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Myths and Facts about Seasonal Depression

Seasonal affective disorder (SAD) is a type of depression that is related to the seasons. In most people, SAD strikes in winter, so for this reason, this article will focus more on this type. However, it should be noted that there are rarer cases of people developing seasonal depression in the summer months. Read on to discover more about this disorder.

Seasonal depression, or SAD, is related to sunlight and brain chemistry

What Is Seasonal Depression?

Depression is a constant feeling of sadness or hopelessness that does not go away and makes it impossible for the sufferer to maintain a positive outlook on anything. People with SAD will notice the symptoms start and finish at around the same time every year - normally when the days become shorter and the temperature drops. SAD tends to affects more women than men, and in addition seems to be more prevalent in younger people, most notably those between the ages of 18 and 30.

For a person to be diagnosed with seasonal depression, they must exhibit the following:

  • Depression and other symptoms for a minimum of two consecutive years during the same season
  • Depression-free periods following episodes of depression
  • Unexplained behavior and mood changes

Symptoms

Many of the symptoms of SAD are the same as those of people with regular depression, such as feelings of hopelessness, lack of motivation, and unexplained aches and pains, but there are some symptoms that are more specific to depression that are dependent on the seasons:

  • Irritability
  • Tiredness or low energy
  • Problems getting along with other people
  • Hypersensitivity to rejection
  • Heavy, “leaden” feeling in the arms or legs
  • Oversleeping
  • A craving for foods high in carbohydrates
  • Weight gain

What Are the Causes of Seasonal Depression?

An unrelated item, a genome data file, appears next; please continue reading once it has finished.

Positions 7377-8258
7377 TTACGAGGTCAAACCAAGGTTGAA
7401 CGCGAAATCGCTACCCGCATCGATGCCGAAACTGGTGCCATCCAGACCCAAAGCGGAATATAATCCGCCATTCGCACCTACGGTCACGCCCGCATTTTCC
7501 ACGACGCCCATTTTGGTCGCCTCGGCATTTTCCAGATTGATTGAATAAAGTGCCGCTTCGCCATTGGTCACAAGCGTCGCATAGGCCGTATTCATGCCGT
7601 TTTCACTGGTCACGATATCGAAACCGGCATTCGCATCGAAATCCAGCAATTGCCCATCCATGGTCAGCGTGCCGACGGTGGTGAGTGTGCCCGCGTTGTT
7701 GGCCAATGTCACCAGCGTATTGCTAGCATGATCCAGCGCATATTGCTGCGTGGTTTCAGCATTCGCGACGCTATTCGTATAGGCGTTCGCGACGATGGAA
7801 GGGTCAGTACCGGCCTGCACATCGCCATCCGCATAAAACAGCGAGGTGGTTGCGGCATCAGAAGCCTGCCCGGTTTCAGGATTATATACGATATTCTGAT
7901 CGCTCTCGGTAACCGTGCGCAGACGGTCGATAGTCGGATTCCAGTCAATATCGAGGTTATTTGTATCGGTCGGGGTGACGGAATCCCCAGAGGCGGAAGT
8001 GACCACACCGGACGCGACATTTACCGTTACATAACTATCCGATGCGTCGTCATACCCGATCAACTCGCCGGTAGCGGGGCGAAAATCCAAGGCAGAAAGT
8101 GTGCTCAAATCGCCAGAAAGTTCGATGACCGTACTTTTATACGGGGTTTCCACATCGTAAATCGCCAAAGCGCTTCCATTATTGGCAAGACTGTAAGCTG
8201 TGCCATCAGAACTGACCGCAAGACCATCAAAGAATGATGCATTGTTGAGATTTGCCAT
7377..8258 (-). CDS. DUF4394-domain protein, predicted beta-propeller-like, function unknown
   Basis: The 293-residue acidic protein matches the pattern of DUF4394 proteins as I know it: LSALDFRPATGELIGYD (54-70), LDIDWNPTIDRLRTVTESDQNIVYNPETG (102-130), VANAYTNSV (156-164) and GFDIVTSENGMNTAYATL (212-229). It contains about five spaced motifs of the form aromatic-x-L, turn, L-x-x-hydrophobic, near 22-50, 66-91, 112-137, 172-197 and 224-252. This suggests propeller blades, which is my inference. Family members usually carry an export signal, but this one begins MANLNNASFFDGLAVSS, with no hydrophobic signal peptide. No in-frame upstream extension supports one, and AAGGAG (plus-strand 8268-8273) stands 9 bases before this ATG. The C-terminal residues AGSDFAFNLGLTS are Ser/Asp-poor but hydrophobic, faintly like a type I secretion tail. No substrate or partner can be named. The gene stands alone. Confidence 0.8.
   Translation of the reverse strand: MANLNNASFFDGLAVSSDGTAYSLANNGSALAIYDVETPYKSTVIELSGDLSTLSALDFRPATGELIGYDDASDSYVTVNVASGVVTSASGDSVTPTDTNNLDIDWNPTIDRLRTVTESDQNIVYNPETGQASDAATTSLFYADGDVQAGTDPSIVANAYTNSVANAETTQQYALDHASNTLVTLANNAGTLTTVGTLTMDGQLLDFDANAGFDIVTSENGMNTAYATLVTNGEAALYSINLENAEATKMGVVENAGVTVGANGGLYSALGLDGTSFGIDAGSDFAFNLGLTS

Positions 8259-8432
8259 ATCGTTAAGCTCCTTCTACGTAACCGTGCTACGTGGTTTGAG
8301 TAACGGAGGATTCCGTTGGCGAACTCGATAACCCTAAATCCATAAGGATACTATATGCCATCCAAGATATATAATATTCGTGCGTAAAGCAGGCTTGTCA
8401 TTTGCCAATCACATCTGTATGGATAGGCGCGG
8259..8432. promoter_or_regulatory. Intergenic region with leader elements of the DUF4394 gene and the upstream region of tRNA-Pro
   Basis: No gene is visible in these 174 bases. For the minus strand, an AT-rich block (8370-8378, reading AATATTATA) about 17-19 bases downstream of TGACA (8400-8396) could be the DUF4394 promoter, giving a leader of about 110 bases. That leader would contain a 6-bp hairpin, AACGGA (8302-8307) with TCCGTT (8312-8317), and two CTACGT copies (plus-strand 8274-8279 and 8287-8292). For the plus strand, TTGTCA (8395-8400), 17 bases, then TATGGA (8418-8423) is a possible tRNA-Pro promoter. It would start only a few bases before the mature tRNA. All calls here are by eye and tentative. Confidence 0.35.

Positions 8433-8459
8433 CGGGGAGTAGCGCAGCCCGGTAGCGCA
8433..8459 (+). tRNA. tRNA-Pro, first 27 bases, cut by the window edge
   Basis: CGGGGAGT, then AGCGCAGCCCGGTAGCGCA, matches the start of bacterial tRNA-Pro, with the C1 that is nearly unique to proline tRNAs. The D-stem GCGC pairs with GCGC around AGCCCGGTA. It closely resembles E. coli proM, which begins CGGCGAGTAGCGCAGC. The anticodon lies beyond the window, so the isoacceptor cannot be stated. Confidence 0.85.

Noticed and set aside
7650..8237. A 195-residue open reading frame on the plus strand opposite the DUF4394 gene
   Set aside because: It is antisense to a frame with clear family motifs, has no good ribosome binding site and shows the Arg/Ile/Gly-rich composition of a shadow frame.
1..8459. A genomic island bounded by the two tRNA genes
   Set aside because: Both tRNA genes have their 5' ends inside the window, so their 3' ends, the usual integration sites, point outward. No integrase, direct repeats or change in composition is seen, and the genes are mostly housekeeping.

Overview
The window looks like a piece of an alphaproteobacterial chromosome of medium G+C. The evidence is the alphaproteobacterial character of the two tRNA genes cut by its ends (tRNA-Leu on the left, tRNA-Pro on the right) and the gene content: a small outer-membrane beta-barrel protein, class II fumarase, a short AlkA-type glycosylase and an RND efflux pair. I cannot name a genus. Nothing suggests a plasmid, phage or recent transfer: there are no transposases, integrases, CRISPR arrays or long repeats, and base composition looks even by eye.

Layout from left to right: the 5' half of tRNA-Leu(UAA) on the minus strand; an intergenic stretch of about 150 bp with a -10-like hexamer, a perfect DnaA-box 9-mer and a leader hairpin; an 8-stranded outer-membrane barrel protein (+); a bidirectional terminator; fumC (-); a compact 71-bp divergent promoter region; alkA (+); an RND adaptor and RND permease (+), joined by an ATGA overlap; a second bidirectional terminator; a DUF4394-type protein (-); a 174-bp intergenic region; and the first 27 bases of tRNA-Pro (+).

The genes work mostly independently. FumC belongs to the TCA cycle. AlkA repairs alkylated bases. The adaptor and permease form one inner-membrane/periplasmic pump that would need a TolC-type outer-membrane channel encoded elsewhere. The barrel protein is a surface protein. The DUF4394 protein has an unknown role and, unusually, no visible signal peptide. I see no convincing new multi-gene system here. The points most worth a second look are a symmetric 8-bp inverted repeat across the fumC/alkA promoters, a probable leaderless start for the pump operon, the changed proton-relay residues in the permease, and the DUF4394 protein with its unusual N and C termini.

Although there seems to be a strong correlation between lack of sunlight and onset of SAD, the exact causes of SAD are not fully understood. The production of melatonin and serotonin is believed to be affected by exposure to light, and these chemicals regulate sleep and mood. However, more research into this area needs to be carried out in order to reach any concrete conclusions.

Myths about Seasonal Depression

Although there is a lot of reliable information about seasonal depression, there are also some myths that prevail, including:

“A light lamp is the answer to seasonal depression”

Although some people find these to be helpful, the evidence behind them is weak. They are based on the theory that the light mimics daylight, producing the same chemical effects in the brain that would happen in the summer. This might be true, but in the current absence of solid data to back up the claims, they might be little more than an expensive gimmick.

“Suicide rates rise during winter”

Although widely believed, and attributed to a rise in depression because of the weather, this idea is actually false. In fact, a proper look at the statistics shows that suicide rates actually drop during the winter season and peak in the spring, and experts believe that the reason for this has absolutely nothing to do with the weather. Instead, it is thought that the social aspect of the Christmas holidays are the reason people are less likely to feel suicidal, whereas after Christmas, debts can be high and the social support network might disappear.

Seasonal depression is similar to depression except it occurs only at certain times of the year. Most people will find the depression will lift after the season comes to an end, but it is nevertheless worth speaking to a doctor in order to find out ways to deal with it. Read more about winter depression.

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Depression can be a serious medical condition that impacts people of all ages, including menopausal women. Fatigue is often a symptom of depression.

Top 7 Foods for Improving Your Mood

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Sources:
  • Cleveland Clinic. (2013). Seasonal Depression. Retrieved October 23, 2014, from http://my.clevelandclinic.org/neurological_institute/center-for-behavorial-health/disease-conditions/hic-seasonal-depression.aspx
  • National Health Service UK. (2013). Treating seasonal affective disorder. Retrieved October 23, 2014, from http://www.nhs.uk/Conditions/Seasonal-affective-disorder/Pages/Treatment.aspx
  • NYU Langone Medical Center. (2014). True or False: Depression and Suicide Rates Rise During the Holiday Season. Retrieved October 23, 2014, from http://www.med.nyu.edu/content?ChunkIID=156980
  • Sifferlin, A. (2014). Can Winter Really Make You Sick? The Truth About Seasonal Affective Disorder. Retrieved October 23, 2014, from http://time.com/278/can-winter-really-make-you-sick-the-truth-about-seasonal-affective-disorder/
  • West Virginia University. (2014). Is It the Winter Blues or Seasonal Affective Disorder? Retrieved October 23, 2014, from http://well.wvu.edu/articles/is_it_the_winter_blues_or_seasonal_affective_disorder